Thursday, September 21, 2023

Diamantaires risk losing a fifth of their revenues as roughs get more expensive

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  • US sanctions against Russia diamond mining company Alrosaafter the invasion of Ukraine, the supply of rough diamonds has decreased by almost 30%.
  • The state-owned Alrosa is the largest diamond producer in the world and India is the world’s largest diamond cutting and polishing center.
  • However, with resource constraints, diamonds are expected to lose their luster and fall 15-20% in revenues in India, according to a report from CRISIL.

The war in Ukraine has affected the mining of rough diamonds around the world. Although most of this precious resource comes from the mines of Russia, it is polished in Mumbai and Surat. Diamantaires, who give the world’s diamonds their shine in India, now have reason to worry.

According to a report by rating agency CRISIL, India’s diamond industry expects revenue to fall 15-20% to $19-20 billion this fiscal year.

The largest diamond polishing center in the world, India, witnesses a decline in sales

After the invasion of Ukraine, the US government has
executive order a ban on imports of certain products originating in Russia, including diamonds.

The ban is aimed directly at Alrosa, which has been designated by the US government as the world’s largest diamond mining company.

Government-owned Alrosa is responsible for 90% of Russia’s diamond mining capacity and accounts for 28% – nearly a third of global diamond production.

In addition, major buyers in the US and EU markets have been pushing for certificates of origin. As a result, roughage prices have risen by almost 30% since the start of this fiscal year.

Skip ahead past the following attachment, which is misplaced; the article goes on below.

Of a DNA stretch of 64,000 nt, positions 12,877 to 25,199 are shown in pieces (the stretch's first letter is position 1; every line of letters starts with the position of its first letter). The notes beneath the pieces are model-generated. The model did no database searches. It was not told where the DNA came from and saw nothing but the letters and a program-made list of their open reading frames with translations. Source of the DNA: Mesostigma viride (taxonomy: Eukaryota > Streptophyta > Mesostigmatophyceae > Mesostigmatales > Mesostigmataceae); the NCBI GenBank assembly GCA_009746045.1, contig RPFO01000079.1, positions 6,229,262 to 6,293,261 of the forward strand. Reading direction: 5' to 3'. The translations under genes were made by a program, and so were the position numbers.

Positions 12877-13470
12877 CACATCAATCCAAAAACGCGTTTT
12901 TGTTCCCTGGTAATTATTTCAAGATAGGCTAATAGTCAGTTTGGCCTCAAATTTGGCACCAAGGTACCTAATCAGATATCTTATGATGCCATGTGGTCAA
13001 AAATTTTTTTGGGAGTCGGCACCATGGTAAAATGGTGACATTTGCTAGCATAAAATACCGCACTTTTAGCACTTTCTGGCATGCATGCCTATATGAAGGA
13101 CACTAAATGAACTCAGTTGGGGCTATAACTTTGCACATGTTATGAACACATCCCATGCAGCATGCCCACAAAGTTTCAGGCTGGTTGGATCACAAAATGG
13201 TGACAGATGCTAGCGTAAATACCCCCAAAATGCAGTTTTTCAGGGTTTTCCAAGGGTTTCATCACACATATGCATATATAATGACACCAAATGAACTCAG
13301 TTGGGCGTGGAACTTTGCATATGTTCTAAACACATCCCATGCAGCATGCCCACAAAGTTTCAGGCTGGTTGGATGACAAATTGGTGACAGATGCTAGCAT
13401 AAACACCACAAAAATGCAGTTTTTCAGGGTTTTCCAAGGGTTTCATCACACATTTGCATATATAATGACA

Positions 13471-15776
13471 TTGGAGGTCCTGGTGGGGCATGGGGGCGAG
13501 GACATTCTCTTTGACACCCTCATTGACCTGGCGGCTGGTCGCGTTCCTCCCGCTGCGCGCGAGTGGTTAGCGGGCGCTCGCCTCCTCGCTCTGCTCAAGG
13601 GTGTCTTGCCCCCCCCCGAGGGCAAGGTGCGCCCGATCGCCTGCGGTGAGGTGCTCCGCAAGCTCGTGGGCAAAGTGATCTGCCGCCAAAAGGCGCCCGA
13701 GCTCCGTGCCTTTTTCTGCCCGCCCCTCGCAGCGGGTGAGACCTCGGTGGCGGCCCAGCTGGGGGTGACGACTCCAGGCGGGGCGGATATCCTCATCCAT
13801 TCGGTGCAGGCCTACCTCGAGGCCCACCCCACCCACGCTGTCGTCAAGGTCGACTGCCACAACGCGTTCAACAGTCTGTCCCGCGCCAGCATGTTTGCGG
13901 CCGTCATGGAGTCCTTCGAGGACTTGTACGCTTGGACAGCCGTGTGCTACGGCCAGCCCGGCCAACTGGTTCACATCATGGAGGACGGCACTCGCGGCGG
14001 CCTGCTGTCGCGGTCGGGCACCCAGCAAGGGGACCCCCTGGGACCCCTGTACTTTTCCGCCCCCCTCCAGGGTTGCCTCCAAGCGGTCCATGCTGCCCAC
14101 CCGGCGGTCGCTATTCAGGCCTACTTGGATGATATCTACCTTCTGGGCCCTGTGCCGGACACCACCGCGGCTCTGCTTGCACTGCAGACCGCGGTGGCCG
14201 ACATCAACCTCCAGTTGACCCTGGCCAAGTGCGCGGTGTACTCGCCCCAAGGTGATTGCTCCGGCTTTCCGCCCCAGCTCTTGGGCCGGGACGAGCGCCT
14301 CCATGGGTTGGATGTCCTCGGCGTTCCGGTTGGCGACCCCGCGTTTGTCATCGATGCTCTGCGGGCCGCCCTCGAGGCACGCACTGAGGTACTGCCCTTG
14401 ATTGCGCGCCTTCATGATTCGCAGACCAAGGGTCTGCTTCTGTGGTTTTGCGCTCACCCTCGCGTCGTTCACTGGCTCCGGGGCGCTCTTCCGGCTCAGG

Apart from that, an increase in Covid-19 cases has led to lockdowns in several regions in China, which is one of the largest importers of Indian polished diamonds.

In addition, inflation and opening up other options for discretionary spending, such as travel and hospitality, will dampen demand growth in the US and Europe in the near term, the report said.

“While volatility in rough diamond prices is typically passed on to polished diamond prices – albeit with a delay due to the long business cycle in the trade – lukewarm demand has caused polished diamond prices this time to exceed rough prices. have not fully caught up. This could push the operating profitability of Indian diamond cutters by 75-100 basis points to 4-4.25% this fiscal year. Accordingly, interest coverage may weaken marginally,” said Subodh Rai, Chief Ratings Officer, CRISIL Ratings.

Despite several ups and downs, there is one thing diamond merchants should cherish. Customer payments are on time and this, along with reduced inventory, will keep reliance on external debt in check.

“As a result, total external liabilities to material assets for the sector will remain below 1.5 times, keeping players’ credit risk profiles stable,” Rai said.

During the last holiday season, as Indian consumers began to step out and retaliate, diamond merchants stockpiled rough diamonds.

While polished diamond exports grew about 48% last year, rough diamond imports grew nearly 74%, accounting for nearly 40% of imports in the last quarter.

This hoarded inventory build-up was later corrected in the first quarter of the current fiscal year, following the start of the Russia-Ukraine war and disruptions in the Chinese market due to new strains of Covid-19.

The lack of availability of rough diamonds in India has led to a new trend. There is now a greater demand for lab-made stones.

“The rising prices and scarce supply of natural diamonds have also led to a growing shift in consumer interest towards lab-grown diamonds, which resemble natural diamonds and are 50-60% cheaper to start up, providing growth opportunities. offers in a price sensitive market. The market share of lab-grown diamonds is estimated to have grown to around 8% today, from less than 3% two years ago,” said Rahul Guha, director of CRISIL Ratings.

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